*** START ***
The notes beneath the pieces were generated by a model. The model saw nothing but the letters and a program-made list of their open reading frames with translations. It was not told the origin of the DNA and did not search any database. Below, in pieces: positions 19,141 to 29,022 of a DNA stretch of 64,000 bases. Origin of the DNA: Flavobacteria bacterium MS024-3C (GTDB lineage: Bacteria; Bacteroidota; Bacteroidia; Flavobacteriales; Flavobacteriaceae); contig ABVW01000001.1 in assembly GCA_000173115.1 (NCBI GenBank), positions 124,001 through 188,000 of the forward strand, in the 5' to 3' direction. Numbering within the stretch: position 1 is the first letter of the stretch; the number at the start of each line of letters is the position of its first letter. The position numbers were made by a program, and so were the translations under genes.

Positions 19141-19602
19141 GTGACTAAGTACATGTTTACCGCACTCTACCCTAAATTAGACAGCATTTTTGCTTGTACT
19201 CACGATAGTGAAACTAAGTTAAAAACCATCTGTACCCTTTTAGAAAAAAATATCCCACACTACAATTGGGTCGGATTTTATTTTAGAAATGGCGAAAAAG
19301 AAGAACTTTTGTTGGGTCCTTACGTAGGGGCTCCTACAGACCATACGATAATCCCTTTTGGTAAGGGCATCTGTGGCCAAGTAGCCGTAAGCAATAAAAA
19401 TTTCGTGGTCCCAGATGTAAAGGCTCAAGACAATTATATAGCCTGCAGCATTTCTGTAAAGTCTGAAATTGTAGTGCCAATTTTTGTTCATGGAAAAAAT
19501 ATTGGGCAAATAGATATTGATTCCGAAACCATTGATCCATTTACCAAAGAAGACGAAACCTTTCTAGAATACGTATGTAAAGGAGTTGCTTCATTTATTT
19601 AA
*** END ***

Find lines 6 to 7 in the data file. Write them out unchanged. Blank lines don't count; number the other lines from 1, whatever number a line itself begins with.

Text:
19401 TTTCGTGGTCCCAGATGTAAAGGCTCAAGACAATTATATAGCCTGCAGCATTTCTGTAAAGTCTGAAATTGTAGTGCCAATTTTTGTTCATGGAAAAAAT
19501 ATTGGGCAAATAGATATTGATTCCGAAACCATTGATCCATTTACCAAAGAAGACGAAACCTTTCTAGAATACGTATGTAAAGGAGTTGCTTCATTTATTT